AlaCF11.640.00.0
CF20.04.272.52
AsnCF1(1)8.192.62 [2.67, 1.81]0.32
CF1(2)9.070.0 [0.0, 0.13]0.0
CF20.00.83 [0.85, 0.0]0.04
CF30.443.37 [3.52, 2.24]2.64
LysCF115.91ND15.01
CF2(1)3.80ND8.14
CF2(2)11.49ND16.44
CF30.0ND0.0
TrpCF19.99ND4.84
CF2(1)0.0ND0.0
CF2(2)7.20ND12.09
TyrCF16.54ND0.06
CF2(1)0.0ND0.0
CF2(2)3.41ND6.93
ArgCF1(1) 15.65ND12.83
CF1(2) 24.08ND25.08
CF1(3) 15.32ND17.92
CF2 0.0ND0.0
CF3 0.41ND3.24
Figure 1. Ala and Asn optimized conformations
Figure 1. Ala and Asn optimized conformations
Ijms 05 00301 g001

Choice of the virtual orbital space in the OVGF calculation

Since the ionization potential determination in the OVGF framework is based on an expansion involving the occupied and virtual orbitals, the dimension of the calculation rapidly becomes prohibitive as a function of the system size. The virtual orbital space used for the generation of the expansion elements was then reduced. In order to validate the final choice of the orbital range, a few calculations were performed for the two conformations of glycine (Gly) and Ala as well as for phenol and formamide which were considered for comparison with Tyr and Asn respectively. All the valence occupied orbitals were always taken into account. The results are presented in Table 2, compared with the IEs obtained from the Koopmans’ theorem. Table 2 also includes vertical IE obtained at the QCISD level for Ala, phenol and formamide and at the MP2 level for Ala, Asn, Tyr, Trp, phenol and formamide. The improvement brought by OVGF to Koopmans’ theorem IEs is obvious.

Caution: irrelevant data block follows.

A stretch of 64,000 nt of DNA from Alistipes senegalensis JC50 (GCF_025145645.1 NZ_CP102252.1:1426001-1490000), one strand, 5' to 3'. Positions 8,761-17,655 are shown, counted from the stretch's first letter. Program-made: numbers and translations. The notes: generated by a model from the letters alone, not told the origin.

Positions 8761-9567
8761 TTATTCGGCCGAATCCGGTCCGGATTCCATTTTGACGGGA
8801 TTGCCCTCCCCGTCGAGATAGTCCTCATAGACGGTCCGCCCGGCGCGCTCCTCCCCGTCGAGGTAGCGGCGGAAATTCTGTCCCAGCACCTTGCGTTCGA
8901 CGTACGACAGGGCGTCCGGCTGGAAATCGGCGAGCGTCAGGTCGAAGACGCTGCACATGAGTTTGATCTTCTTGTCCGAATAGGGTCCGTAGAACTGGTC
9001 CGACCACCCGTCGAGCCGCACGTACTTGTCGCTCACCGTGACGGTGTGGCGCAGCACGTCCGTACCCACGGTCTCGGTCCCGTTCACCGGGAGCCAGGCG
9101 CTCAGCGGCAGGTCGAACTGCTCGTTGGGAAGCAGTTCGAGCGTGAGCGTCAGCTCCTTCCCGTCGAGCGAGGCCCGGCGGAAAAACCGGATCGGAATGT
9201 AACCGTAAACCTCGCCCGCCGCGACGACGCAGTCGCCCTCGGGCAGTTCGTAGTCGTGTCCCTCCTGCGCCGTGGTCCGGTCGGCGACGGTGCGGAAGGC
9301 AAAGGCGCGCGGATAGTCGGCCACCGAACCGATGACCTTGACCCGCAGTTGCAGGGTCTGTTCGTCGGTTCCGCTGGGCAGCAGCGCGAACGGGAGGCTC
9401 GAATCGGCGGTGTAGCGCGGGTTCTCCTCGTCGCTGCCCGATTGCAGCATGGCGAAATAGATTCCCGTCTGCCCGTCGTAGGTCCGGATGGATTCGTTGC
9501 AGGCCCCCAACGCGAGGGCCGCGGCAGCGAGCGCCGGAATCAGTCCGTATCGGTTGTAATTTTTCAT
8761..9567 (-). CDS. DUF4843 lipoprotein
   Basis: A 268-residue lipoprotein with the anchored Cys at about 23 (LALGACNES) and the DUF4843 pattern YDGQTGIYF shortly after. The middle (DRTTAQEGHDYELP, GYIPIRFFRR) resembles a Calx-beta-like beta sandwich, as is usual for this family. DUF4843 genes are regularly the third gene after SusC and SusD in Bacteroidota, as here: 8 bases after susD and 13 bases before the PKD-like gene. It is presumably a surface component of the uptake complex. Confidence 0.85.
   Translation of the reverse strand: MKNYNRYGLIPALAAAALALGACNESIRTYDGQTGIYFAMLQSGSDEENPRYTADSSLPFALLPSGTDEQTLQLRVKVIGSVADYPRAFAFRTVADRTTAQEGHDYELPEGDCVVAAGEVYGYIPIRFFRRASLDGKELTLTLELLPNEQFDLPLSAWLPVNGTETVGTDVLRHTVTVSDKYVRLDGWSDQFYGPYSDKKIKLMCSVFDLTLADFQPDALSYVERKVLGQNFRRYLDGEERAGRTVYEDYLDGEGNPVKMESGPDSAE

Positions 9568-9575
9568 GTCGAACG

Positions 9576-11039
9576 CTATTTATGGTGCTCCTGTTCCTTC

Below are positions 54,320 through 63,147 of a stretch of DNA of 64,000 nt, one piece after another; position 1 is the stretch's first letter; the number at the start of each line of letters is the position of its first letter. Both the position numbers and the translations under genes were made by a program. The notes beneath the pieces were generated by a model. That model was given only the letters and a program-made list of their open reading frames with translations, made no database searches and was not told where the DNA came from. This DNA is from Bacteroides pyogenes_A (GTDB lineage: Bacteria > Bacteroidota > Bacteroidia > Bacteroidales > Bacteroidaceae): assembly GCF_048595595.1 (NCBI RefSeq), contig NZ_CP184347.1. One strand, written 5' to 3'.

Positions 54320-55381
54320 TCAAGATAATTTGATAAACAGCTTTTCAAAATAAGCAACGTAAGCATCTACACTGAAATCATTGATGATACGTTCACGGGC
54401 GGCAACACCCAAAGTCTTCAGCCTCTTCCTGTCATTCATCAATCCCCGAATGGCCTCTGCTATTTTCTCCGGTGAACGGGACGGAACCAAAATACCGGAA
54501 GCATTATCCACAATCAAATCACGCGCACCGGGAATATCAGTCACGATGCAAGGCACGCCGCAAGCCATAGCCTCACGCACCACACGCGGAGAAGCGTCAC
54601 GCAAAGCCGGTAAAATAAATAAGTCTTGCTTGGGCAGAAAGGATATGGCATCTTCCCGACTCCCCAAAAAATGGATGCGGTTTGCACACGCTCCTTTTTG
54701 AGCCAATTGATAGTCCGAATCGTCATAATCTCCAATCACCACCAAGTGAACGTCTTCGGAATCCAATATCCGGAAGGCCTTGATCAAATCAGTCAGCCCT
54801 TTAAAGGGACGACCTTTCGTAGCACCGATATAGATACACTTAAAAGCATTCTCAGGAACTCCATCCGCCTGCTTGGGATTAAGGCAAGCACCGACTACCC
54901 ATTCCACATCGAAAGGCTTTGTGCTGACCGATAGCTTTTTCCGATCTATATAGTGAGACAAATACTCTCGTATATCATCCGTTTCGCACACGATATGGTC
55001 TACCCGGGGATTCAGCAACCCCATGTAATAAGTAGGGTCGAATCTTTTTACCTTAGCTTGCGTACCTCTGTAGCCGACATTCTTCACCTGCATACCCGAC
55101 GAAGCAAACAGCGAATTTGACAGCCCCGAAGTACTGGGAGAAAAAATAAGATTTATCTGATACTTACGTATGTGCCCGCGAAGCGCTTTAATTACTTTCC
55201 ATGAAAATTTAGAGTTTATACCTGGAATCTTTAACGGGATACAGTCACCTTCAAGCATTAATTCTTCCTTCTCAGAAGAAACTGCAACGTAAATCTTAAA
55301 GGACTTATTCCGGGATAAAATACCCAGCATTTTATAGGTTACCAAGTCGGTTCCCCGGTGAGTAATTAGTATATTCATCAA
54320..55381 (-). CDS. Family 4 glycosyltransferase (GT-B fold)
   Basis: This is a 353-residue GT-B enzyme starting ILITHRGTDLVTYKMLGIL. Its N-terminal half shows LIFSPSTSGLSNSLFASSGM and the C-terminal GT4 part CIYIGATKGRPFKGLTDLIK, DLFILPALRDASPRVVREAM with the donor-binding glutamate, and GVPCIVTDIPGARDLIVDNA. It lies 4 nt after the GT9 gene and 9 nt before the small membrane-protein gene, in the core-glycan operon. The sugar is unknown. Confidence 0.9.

Table 2. Vertical ionization energies IE (eV) calculated with the OVGF method for one or several conformations of Gly, Ala, Asn, Tyr and Trp, as well as for phenol and formamide. The number of virtual orbitals included in two of the OVGF calculations varied as a multiple n of the number of occupied valence ones: RG1: n=1; RG2: n=2. The third OVGF calculation was performed at the frozen core (FC) level. The results are compared with MP2(FC) and QCISD(FC) IEs. The ordering of the IEs relies on the MO ionized, from the highest (HOMO) downside.
Table 2. Vertical ionization energies IE (eV) calculated with the OVGF method for one or several conformations of Gly, Ala, Asn, Tyr and Trp, as well as for phenol and formamide. The number of virtual orbitals included in two of the OVGF calculations varied as a multiple n of the number of occupied valence ones: RG1: n=1; RG2: n=2. The third OVGF calculation was performed at the frozen core (FC) level. The results are compared with MP2(FC) and QCISD(FC) IEs. The ordering of the IEs relies on the MO ionized, from the highest (HOMO) downside.
conformation# of IEOVGFKoopmansMP2QCISD
RG1RG2FC
Gly-CF1IE19.829.559.7311.17
IE211.1610.8711.0912.61
IE311.9312.0312.1213.17
Gly-CF2IE19.989.729.9511.41
IE211.1111.2011.3212.39
IE311.2911.0311.2012.71
Ala-CF1IE19.679.459.5611.079.759.46
IE210.9110.7910.8512.3910.8210.43
IE311.8011.9211.9713.0812.2611.69
Ala-CF2IE19.859.699.7911.3110.209.67